Parents of soldiers, soldiers, government officials, those who live in settlements, writers: everyone has an opinion about how to deal with the conflict that has enveloped Israel since its inception. Different people’s experiences affect their views and shape their opinions. Some say that peace will come once we give up the settlements. Others believe that as long as we hold out in the settlements, proving only we will dictate our actions, we will exist. When analyzing different people’s perspectives, it is easy to become overwhelmed by the different ideologies and the fear that the different viewpoints will create a divided country. And with a divided country, Israel’s existence would shrivel, regardless of the Palestinian-Israeli conflict.
In the Atlantic cover article “Is Israel Finished” (May 2008), Jeffrey Goldberg illustrates Israel’s internal conflict by juxtaposing David Grossman’s perspective and Prime Minister Olmert’s perspective. Through the way in which they relate to one another and the different events in their lives that shape their opinions, it becomes clear how far apart the many opinions are regarding what is in the best interest of the Israeli state. Grossman, having had a son die while fighting in Lebanon and being an expert at the art of language, believes very strongly in a verbal/conversational approach with the more moderate of the Palestinian people. Olmert, on the other hand, being a strategist and competitive in nature, has a very different opinion about what is in Israel’s best interest.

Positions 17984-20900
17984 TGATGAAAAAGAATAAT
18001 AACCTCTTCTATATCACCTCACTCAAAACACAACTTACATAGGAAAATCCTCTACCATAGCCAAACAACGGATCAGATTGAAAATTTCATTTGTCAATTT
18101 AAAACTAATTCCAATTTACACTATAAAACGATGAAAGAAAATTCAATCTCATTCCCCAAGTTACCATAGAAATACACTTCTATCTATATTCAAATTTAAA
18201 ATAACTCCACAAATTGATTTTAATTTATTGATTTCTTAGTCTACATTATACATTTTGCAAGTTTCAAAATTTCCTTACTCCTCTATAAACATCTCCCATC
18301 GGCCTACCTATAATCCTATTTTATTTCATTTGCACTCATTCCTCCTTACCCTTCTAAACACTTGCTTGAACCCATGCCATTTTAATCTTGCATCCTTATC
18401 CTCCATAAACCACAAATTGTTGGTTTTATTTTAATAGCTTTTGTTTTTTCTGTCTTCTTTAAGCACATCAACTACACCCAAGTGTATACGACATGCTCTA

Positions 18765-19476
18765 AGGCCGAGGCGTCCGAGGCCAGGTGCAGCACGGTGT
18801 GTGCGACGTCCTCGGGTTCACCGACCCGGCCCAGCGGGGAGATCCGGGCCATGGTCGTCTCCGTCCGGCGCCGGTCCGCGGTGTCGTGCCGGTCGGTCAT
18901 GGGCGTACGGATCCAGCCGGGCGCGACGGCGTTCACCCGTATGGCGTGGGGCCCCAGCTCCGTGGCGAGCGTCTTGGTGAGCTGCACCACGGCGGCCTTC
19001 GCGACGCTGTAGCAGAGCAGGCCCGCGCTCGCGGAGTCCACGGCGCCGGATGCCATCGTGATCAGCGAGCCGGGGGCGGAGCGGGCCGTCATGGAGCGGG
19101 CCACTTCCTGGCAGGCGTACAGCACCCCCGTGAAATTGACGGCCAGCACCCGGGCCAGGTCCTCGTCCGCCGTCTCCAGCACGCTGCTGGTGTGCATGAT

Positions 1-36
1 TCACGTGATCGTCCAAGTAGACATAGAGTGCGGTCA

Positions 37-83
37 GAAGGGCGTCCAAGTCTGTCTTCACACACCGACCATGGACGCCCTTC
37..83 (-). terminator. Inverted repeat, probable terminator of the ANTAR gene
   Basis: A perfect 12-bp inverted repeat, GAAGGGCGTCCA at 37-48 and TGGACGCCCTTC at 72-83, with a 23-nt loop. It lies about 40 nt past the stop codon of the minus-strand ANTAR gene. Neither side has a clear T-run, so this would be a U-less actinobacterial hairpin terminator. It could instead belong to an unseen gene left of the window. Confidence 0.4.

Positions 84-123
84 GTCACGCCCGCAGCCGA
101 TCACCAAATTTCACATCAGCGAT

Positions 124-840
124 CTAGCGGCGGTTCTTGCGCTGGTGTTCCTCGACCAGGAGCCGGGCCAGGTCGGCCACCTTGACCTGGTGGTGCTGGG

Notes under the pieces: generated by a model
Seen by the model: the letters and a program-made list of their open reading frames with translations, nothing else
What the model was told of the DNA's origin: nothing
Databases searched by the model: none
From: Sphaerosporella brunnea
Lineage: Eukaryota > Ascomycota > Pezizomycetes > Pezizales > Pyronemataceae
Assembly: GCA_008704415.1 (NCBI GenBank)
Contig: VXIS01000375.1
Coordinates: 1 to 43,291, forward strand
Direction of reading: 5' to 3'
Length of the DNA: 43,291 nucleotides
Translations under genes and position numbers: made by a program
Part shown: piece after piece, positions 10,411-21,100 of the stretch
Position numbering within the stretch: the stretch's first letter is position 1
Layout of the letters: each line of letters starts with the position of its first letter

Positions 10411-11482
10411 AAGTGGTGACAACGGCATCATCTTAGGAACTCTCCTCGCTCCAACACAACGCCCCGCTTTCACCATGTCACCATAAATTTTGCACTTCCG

At first, after reading the article I felt disillusioned. It felt like there were just too many hurdles to overcome: not only do we need to employ a strategy that will work, but we need to agree upon a strategy and stand united behind it. Yet after thinking about it long and hard, my disillusionment subsided. The way in which Israel was unique became clear to me. Where else could you find a country where everyone has an opinion? Where else in the world is everyone so passionate and invested in what happens? Suddenly the different opinions didn’t seem so daunting anymore, but rather they were comforting. It hit me that the different opinions were a shield, joined together rather than divergent, serving as a tool to Israel’s success.
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